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Official Website for

The Bichon Frise Club of America, Inc.

Member of the American Kennel Club

Bichons Looking for Love

Volunteer to Help the Bichon Rescue Effort

If you do not have the time and ability to provide a permanent home for a Bichon rescue, there are numerous other ways to help the Bichon Rescue Effort:

Monetary Donations: The Bichon Frise Rescue Effort is an all-volunteer program. Therefore, financial support is imperative. Some of the costs incurred in the rescue effort are: initial veterinary care expenses(including medication expenses), grooming costs, spay/neuter expenses, boarding and food expenses, on-going veterinary expenses, expense for crates, collars, leads, and food/water bowls, transportation costs, etc. While donations are received from new owners adopting rescued Bichons, these do not cover all the costs of the effort. For example, the specific costs associated with a particular dog may exceed the donation received and funds are expended on dogs that may not be ultimately placeable.

If you want to make a donation (and maybe you could plan on making annual donations), make it payable to: Bichon Frise Club of America Rescue (or BFCA Rescue)

Send to: Laura Fox-Meachen

1309 63rd Drive

Union Grove, WI 53182

(414) 878-4446

Remember, every little bit helps!

Foster Home: Although you may not be able to provide a permanent home for a rescued Bichon, maybe you could provide a foster home. After a dog is rescued and determined placeable, then during the time the Rescue Representative is waiting on a prospective owner and screening, the dog may need a foster home. This could be a matter of days, weeks or months. It is hoped that you would be able to provide food and care for the dog including grooming. In some instances, if there were limited rescue funds, it is hoped that you might be able to provide some veterinary care, if required.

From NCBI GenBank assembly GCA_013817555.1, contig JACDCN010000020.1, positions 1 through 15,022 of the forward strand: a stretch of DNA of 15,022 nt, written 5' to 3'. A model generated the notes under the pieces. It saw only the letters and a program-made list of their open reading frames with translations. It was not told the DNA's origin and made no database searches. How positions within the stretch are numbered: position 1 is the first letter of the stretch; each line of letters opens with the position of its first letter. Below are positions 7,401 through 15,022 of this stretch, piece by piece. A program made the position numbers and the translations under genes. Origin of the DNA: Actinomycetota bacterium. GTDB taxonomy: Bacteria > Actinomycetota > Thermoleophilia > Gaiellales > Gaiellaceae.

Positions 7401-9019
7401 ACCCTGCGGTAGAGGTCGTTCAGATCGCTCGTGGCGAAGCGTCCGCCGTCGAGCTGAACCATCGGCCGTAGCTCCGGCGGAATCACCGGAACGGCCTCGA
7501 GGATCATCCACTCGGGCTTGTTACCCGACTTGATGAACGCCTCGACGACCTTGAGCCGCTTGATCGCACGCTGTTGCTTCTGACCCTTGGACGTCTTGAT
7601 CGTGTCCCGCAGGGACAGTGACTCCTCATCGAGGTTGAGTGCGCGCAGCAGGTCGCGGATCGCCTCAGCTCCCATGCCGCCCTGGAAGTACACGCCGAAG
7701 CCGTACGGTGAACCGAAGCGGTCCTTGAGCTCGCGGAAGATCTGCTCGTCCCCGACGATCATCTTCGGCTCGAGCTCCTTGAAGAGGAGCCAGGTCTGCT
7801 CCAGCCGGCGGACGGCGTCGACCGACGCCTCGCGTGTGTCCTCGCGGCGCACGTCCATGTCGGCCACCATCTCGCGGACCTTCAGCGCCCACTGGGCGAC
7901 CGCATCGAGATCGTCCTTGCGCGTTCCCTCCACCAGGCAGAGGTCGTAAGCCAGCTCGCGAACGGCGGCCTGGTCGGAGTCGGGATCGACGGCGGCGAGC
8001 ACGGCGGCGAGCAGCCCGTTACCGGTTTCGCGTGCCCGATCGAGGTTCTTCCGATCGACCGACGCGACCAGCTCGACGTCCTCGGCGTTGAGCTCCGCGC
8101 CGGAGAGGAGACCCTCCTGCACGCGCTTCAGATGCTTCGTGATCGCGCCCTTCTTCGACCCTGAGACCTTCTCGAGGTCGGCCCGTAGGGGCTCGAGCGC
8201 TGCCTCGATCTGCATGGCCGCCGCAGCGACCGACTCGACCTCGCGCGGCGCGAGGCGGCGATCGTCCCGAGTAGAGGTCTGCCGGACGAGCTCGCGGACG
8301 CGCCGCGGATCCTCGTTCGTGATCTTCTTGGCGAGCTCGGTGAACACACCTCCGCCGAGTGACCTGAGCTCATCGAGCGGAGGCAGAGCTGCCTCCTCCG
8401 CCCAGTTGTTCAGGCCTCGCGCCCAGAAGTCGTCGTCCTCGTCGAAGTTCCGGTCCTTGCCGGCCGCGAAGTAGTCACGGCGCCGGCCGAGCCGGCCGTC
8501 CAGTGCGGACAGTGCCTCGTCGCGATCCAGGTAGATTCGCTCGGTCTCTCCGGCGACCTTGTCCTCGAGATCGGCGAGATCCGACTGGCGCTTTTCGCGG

Donations of Crates, Crate Pads, Collars, Leads, Food/Water Bowls, etc.: These are some of the items that are needed in the rescue effort. You could donate new or used (in reasonably good condition) items and bring or send them to a regional Rescue Representative.

Donations of Time/Talent: Rescue Representatives can always use an extra pair of hands. You could assist a Representative by helping to pick-up and transport a dog that is being rescued or help wash and groom (some times this may mean "shave") a rescue. Maybe you could transport a dog to and from a veterinarian, or pick up a dog from the airport. If you have any training experience, you could help train a rescue before it is placed.

Educate Yourself And Others: Learn as much as you can about the Bichon and tell anyone and everyone the truth about the breed. Inform others that while the Bichon is a wonderful dog, it is not a breed for everyone. The Bichon requires an owner to be committed to providing more time and financial resources than other breeds. Inform others of the time and expense associated with grooming. Inform them of the personal attention that this breed demands. Inform them that they should be prepared to take more time and work harder in housebreaking. Insist that they wait (however long it may take) to obtain a dog from a reputable breeder who has had the sire and dam screened for health/genetic problems. Insist that they do not ever purchase a puppy from a puppy mill, broker or pet store. Tell them that a broker may even have an adult male and/or female on the premises which is just a "front" for selling puppies that the broker has bought elsewhere. Insist that they do as much research and perform as many "checks" as they can about a breeder from which they may be contemplating obtaining a puppy. Tell them never, never, never, never get in a hurry to obtain a Bichon (or any dog for that matter). Of course, if they think they may be a "special" person, suggest that they might consider making a home for a rescue.

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Betty Ribble

Last update: Friday, January 2, 1998
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BFCA Webmaster Janice Sheehy